(441e) Adaptive Robust Optimization Under Uncertainty with Regret

Ning, C., Cornell University
You, F., Cornell University
In recent years, decision making under uncertainty has received tremendous attention from both academia and industry [1]. Uncertainty could render the deterministic solution suboptimal or even infeasible. To this end, extensive research efforts have been made towards the development of systematic methodologies for handling uncertainty. Robust optimization has attracted considerable interest from the process systems engineering community due to its good balance between solution quality and computational tractability [2]. By introducing recourse actions, adaptive robust optimization (ARO) captures the sequential nature of decision-making processes, and is typically less conservative than static robust optimization [3, 4].

Although conventional ARO has a number of attractive features, it does not account for an important evaluation metric, known as regret, in decision-making theory [5]. In practice, the solution of an optimization problem under the presence of uncertainty is usually evaluated ex post by comparing its performance with that of the perfect information solution. The objective value of the perfect information solution is the best possible value that could be achieved by assuming that the decision maker had known the exact uncertainty realization a priori. While the perfect information solution is a utopia in the sequential decision making under uncertainty, this solution serves as an ideal benchmark for the quality of the optimized solution. The minimax regret criterion holds the promise to significantly improve the aforementioned evaluation performance, since it aims for the least deviation from the ideal benchmark.

In this work, we propose a general bi-criterion ARO (BCARO) framework that effectively accounts for the conventional robustness and minimax regret criteria. By minimizing the worst-case regret over all uncertainty realizations within an uncertainty set, the proposed framework pushes the performance of the resulting solution towards the utopia one. In this way, the evaluation performance against the ideal benchmark is significantly improved. Since the worst-case uncertainty realization is not uniquely defined for stochastic multiobjective optimization, different concepts of robust efficiency have been proposed. In this work, we employ the concept of point-based robust efficiency due to its clear interpretation and wide applications [6]. The proposed BCARO framework generates a set of Pareto-optimal solutions to reveal the systematic trade-offs between the conventional robustness and minimax regret criteria. This framework is general enough to be applied to various types of uncertainty sets, such as the polyhedral and data-driven uncertainty sets [7]. The resulting optimization problem is formulated as a bi-criterion multi-level mixed-integer programming problem, which cannot be solved directly by any off-the-shelf optimization solvers. Therefore, we further propose decomposition based algorithms for its efficient solution. To illustrate the applicability of the proposed framework, we present two applications on process network planning [8], and batch production scheduling [9]. In the process network planning problem, the proposed approach reduces the worst-case regret significantly by 52.3%, while decreasing the worst-case net present value (NPV) by merely 3.2%. In the batch production scheduling, the solution determined by the minimax regret criterion has the lowest worst-case regret of $13.6, and decreases the worst-case profit by only 0.3% compared with solution under the conventional robustness criterion.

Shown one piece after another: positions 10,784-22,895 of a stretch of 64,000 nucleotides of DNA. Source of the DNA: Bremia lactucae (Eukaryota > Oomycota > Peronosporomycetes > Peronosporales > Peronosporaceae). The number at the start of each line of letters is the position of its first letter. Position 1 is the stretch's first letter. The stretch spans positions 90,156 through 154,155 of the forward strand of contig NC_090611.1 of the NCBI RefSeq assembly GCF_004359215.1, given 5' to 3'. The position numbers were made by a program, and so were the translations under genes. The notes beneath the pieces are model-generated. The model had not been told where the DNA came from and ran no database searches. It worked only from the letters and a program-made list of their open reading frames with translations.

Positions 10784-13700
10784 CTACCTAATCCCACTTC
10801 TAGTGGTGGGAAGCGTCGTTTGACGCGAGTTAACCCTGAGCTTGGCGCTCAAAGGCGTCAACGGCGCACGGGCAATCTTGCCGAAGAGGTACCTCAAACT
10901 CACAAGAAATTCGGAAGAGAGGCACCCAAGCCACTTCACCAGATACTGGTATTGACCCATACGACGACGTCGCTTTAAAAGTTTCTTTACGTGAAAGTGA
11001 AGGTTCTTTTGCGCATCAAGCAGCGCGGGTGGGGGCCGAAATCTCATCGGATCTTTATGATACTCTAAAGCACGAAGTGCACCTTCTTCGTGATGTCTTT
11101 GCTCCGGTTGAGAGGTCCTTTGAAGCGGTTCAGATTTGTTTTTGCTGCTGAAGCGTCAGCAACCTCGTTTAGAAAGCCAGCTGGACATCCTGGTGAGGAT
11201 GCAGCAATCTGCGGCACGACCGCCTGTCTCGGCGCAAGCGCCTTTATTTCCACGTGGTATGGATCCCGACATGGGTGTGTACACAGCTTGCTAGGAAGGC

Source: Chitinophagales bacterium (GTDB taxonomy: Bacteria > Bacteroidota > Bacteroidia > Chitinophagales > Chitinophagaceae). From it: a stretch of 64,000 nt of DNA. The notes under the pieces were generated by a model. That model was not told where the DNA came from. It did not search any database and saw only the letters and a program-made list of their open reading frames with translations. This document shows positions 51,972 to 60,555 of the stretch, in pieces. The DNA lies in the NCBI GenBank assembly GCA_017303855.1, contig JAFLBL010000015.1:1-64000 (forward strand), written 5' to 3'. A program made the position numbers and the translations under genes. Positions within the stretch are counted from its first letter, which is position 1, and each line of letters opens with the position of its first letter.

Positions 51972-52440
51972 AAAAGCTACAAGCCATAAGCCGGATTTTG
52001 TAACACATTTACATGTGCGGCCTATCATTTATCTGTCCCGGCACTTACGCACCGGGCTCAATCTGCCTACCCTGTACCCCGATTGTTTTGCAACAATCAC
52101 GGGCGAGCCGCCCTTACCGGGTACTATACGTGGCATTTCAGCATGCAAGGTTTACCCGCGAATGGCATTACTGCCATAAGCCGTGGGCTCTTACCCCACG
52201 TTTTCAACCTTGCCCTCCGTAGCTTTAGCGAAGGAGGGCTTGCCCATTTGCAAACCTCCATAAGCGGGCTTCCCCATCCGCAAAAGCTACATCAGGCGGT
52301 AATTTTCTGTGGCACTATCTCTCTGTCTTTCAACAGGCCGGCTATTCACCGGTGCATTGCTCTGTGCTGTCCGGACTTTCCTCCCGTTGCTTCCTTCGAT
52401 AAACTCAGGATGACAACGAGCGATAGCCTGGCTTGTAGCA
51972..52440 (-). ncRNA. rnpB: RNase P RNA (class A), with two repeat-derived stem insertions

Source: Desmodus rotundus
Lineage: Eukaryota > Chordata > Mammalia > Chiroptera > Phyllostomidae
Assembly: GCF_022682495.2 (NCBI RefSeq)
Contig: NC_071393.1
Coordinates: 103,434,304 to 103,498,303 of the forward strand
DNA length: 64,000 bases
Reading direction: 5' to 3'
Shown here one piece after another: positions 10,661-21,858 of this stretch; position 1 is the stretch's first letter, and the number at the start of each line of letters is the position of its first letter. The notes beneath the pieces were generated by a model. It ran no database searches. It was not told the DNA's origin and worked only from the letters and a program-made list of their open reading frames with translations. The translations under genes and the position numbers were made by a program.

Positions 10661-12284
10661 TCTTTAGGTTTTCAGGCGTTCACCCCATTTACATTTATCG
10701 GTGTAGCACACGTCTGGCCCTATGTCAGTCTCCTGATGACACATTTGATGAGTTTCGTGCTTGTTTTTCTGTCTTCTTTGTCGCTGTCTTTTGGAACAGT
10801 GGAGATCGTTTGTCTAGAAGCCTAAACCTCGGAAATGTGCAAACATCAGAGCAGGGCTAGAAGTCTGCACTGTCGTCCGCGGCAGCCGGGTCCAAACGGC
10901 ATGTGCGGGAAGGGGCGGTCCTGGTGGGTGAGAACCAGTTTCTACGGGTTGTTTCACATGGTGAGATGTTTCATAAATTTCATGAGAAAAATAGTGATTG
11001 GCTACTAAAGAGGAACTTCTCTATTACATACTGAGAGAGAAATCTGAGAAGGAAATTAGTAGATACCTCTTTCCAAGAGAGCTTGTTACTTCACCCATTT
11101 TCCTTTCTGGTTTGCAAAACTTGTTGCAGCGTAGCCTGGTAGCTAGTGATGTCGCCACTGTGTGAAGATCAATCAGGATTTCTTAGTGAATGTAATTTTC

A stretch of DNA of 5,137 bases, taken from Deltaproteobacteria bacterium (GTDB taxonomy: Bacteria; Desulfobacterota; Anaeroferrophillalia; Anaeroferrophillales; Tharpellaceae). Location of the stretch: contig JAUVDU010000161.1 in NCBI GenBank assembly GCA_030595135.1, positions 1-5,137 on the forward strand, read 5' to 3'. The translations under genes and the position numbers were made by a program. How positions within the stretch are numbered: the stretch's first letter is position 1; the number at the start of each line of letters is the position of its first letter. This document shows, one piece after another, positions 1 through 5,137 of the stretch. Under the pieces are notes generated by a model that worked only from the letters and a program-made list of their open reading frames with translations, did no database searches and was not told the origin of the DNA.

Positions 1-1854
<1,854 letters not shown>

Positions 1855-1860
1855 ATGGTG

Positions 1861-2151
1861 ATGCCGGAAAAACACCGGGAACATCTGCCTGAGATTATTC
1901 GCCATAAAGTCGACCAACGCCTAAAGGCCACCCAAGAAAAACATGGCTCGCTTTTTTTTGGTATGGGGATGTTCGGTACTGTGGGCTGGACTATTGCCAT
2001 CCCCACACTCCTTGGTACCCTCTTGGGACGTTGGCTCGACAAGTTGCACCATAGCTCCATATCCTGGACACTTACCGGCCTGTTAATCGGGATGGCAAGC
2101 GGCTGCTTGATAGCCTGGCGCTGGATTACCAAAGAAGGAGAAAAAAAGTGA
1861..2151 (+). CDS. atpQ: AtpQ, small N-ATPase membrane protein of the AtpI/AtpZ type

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[7] C. Ning and F. You, "Data-driven adaptive nested robust optimization: General modeling framework and efficient computational algorithm for decision making under uncertainty," AIChE Journal, vol. 63, pp. 3790-3817, 2017.

[8] D. Yue and F. You, "Planning and scheduling of flexible process networks under uncertainty with stochastic inventory: Minlp models and algorithm," AIChE Journal, vol. 59, pp. 1511-1532, 2013.

[9] H. Shi and F. You, "A computational framework and solution algorithms for two-stage adaptive robust scheduling of batch manufacturing processes under uncertainty," AIChE Journal, vol. 62, pp. 687-703, 2016.